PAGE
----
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Date:	Fri, 21 Mar 2014 16:16:33 -0500
From:	Scott Wood <scottwood@...escale.com>
To:	David Laight <David.Laight@...LAB.COM>
CC:	'Kevin Hao' <haokexin@...il.com>,
	"linuxppc-dev@...ts.ozlabs.org" <linuxppc-dev@...ts.ozlabs.org>,
	Chenhui Zhao <chenhui.zhao@...escale.com>,
	"Jason.Jin@...escale.com" <Jason.Jin@...escale.com>,
	"linux-kernel@...r.kernel.org" <linux-kernel@...r.kernel.org>
Subject: Re: [PATCH 9/9] powerpc/pm: support deep sleep feature on T1040

On Fri, 2014-03-21 at 09:21 +0000, David Laight wrote:
> From: Scott Wood [mailto:scottwood@...escale.com]
> > On Thu, 2014-03-20 at 11:59 +0000, David Laight wrote:
> > > I tried to work out what the 'twi, isync' instructions were for (in in_le32()).
> > > The best I could come up with was to ensure a synchronous bus-fault.
> > > But bus faults are probably only expected during device probing - not
> > > normal operation, and the instructions will have a significant cost.
> > >
> > > Additionally in_le32() and out_le32() both start with a 'sync' instruction.
> > > In many cases that isn't needed either - an explicit iosync() can be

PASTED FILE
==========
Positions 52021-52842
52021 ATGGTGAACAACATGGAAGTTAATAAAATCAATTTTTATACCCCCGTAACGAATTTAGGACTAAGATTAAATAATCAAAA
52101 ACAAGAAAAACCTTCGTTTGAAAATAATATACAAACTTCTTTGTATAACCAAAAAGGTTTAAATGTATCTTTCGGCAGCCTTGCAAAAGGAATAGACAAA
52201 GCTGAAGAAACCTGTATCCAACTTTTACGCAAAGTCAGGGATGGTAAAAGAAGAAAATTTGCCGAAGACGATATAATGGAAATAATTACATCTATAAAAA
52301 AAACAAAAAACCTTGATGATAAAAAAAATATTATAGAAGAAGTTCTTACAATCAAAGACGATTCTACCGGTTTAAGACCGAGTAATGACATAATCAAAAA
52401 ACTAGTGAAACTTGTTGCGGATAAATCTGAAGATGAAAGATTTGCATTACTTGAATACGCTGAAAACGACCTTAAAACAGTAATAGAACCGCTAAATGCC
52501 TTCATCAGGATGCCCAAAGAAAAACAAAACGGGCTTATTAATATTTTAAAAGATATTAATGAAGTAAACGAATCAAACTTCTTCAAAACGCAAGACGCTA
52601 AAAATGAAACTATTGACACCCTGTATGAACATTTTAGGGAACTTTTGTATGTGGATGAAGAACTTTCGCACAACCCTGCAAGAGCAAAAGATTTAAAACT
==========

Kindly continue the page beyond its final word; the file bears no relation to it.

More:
> > > used after groups of instructions.
> > 
> > The idea is that it's better to be maximally safe by default, and let
> > performance critical sections be optimized using raw accessors and
> > explicit synchronization if needed, than to have hard-to-debug bugs due
> > to missing/wrong sync.  A lot of I/O is slow enough that the performance
> > impact doesn't really matter, but the brain-time cost of getting the
> > sync right is still there.
> 
> Hmmm....
> 
> That might be an excuse for the 'sync', but not the twi and isync.

That might be true if I/O is always cache inhibited and guarded, in
which case I think we can rely on that to ensure that the load has
completed before we do things like wrtee or rfi.  In any case, I'd want
to hear Ben's explanation.

> I was setting up a dma request (for the ppc 83xx PCIe bridge) and
> was doing back to back little-endian writes into memory.
> I had difficulty finding and including header files containing
> the definitions for byteswapped accesses I needed.
> arch/powerpc/include/asm/swab.h contains some - but I couldn't
> work out how to get it included (apart from giving the full path).
> 
> In any case you need to understand when synchronisation is
> required - otherwise you will get it wrong.
> Especially since non-byteswapped accesses are done by direct
> access.

Yes, it's bad that rawness combines the lack of byteswapping with the
lack of synchronization.  Ideally the raw accessors would also come in
big and little endian form, plus a native endian form if it's really
needed.

-Scott


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